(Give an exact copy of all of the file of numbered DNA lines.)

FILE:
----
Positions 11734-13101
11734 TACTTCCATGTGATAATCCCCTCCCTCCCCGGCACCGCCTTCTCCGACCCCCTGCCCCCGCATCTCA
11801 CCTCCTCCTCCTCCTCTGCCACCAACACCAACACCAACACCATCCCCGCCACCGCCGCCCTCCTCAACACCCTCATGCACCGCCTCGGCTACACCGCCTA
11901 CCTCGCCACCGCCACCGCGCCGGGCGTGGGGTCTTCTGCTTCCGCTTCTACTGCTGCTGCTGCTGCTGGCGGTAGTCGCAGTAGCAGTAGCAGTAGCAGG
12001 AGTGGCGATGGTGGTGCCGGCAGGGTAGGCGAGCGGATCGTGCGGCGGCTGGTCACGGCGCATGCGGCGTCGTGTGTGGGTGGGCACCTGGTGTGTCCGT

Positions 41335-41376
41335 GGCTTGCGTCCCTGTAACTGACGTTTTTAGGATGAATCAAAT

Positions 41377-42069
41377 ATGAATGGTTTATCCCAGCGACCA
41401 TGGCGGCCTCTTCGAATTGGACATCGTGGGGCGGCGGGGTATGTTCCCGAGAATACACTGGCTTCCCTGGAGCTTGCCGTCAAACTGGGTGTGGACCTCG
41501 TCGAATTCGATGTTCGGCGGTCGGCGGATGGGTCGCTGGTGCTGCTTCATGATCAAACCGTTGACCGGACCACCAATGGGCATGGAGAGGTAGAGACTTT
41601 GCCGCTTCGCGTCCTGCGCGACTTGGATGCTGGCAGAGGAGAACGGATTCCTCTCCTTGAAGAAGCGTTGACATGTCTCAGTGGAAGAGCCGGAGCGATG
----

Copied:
Positions 11734-13101
11734 TACTTCCATGTGATAATCCCCTCCCTCCCCGGCACCGCCTTCTCCGACCCCCTGCCCCCGCATCTCA
11801 CCTCCTCCTCCTCCTCTGCCACCAACACCAACACCAACACCATCCCCGCCACCGCCGCCCTCCTCAACACCCTCATGCACCGCCTCGGCTACACCGCCTA
11901 CCTCGCCACCGCCACCGCGCCGGGCGTGGGGTCTTCTGCTTCCGCTTCTACTGCTGCTGCTGCTGCTGGCGGTAGTCGCAGTAGCAGTAGCAGTAGCAGG
12001 AGTGGCGATGGTGGTGCCGGCAGGGTAGGCGAGCGGATCGTGCGGCGGCTGGTCACGGCGCATGCGGCGTCGTGTGTGGGTGGGCACCTGGTGTGTCCGT

Positions 41335-41376
41335 GGCTTGCGTCCCTGTAACTGACGTTTTTAGGATGAATCAAAT

Positions 41377-42069
41377 ATGAATGGTTTATCCCAGCGACCA
41401 TGGCGGCCTCTTCGAATTGGACATCGTGGGGCGGCGGGGTATGTTCCCGAGAATACACTGGCTTCCCTGGAGCTTGCCGTCAAACTGGGTGTGGACCTCG
41501 TCGAATTCGATGTTCGGCGGTCGGCGGATGGGTCGCTGGTGCTGCTTCATGATCAAACCGTTGACCGGACCACCAATGGGCATGGAGAGGTAGAGACTTT
41601 GCCGCTTCGCGTCCTGCGCGACTTGGATGCTGGCAGAGGAGAACGGATTCCTCTCCTTGAAGAAGCGTTGACATGTCTCAGTGGAAGAGCCGGAGCGATG